People like to frame Women of the Wall’s struggle in terms of Jewish religious pluralism. That approach is mistaken, and a confluence of events this week reminds us of that fact. WoW’s fight is for women’s rights, civil rights and equal rights.
It occurred to me how important it is to regard WoW’s struggle in this light as I watched its chairwoman Anat Hoffman in her latest videotaped plea to supporters. She stood yesterday in front of the Kotel announcing a WoW sit-in in response to Religious Services Minister Naftali Bennett’s announcement of the completed construction of a large platform for non-Orthodox prayer at the southernmost portion of the Western Wall (in the Robinson’s Arch compound). Calling the platform a “sunbathing deck,” WoW denounced the plan to move all non-Orthodox prayer away from the main Kotel plaza.
WoW is fighting for women to pray any way they choose (including in egalitarian fashion, wearing kippot, tallitot and tefillin, and praying and reading Torah out loud) at the main Kotel area — which is where Orthodox Jews pray without being subject to violent taunts, egg and chair throwing, and arrest.
This latest turn of events comes as we mark this week the 50th anniversary of the March on Washington, and today the 93rd anniversary of the certification of the 19th Amendment, which gave American women the vote.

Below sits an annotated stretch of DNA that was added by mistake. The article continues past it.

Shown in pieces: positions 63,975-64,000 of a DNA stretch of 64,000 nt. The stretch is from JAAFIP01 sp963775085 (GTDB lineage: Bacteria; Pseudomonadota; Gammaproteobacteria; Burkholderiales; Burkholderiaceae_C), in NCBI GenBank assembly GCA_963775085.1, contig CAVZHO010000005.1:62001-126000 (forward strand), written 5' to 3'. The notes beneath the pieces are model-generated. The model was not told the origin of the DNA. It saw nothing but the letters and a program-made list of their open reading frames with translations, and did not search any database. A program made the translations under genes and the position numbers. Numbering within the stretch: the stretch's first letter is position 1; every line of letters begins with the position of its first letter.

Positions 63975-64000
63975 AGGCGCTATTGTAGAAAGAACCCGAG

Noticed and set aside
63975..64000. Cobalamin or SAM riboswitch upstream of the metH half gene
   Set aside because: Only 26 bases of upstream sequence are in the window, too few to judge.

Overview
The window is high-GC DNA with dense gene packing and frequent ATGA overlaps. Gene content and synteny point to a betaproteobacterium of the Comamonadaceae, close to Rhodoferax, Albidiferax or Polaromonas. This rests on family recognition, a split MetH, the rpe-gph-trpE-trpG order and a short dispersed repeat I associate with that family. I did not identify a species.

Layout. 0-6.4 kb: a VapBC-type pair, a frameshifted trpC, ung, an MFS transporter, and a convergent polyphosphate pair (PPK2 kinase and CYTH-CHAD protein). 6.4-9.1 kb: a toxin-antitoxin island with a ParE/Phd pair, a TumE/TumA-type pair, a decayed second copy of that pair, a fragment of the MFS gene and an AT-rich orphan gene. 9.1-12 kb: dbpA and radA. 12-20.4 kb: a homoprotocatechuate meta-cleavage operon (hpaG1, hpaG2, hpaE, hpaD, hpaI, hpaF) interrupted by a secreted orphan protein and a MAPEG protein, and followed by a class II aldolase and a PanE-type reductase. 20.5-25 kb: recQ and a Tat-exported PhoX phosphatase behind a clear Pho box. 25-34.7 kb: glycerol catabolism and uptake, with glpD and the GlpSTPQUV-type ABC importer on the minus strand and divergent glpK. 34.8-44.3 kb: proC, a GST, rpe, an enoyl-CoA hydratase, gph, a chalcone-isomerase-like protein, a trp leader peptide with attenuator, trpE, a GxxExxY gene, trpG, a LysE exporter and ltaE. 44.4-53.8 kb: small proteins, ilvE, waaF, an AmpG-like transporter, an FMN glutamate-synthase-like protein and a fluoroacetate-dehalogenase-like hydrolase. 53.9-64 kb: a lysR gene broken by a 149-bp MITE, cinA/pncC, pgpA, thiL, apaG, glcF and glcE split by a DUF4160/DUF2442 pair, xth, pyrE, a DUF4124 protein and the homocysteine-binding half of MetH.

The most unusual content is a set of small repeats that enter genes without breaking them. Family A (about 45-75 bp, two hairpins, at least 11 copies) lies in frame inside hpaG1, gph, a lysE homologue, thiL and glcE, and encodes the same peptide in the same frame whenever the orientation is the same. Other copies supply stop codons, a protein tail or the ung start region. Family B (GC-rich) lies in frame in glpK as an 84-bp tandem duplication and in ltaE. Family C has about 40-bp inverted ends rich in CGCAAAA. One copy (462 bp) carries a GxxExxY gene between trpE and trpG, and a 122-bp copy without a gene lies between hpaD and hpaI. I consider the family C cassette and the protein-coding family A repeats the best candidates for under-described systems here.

WoW is fighting not only for a plurality of Jewish religious expression. They are fighting the disenfranchisement of women — if not in all of Israel, then at the very least in the heart of the country’s capital.
Bennett’s “sunbathing deck” outside the main Kotel plaza is Jewish women’s pre-1964 segregated lunch counter. It is their being barred from polling stations before 1920.
The argument that in 2013, non-Orthodox Jewish women should just try to pass as Orthodox in order to gain the right to pray at world Jewry’s holiest site, is like telling African-Americans to just change their skin color or women to simply change their gender to gain their civil rights.
As Hoffman said yesterday, “We are not second-rate citizens.”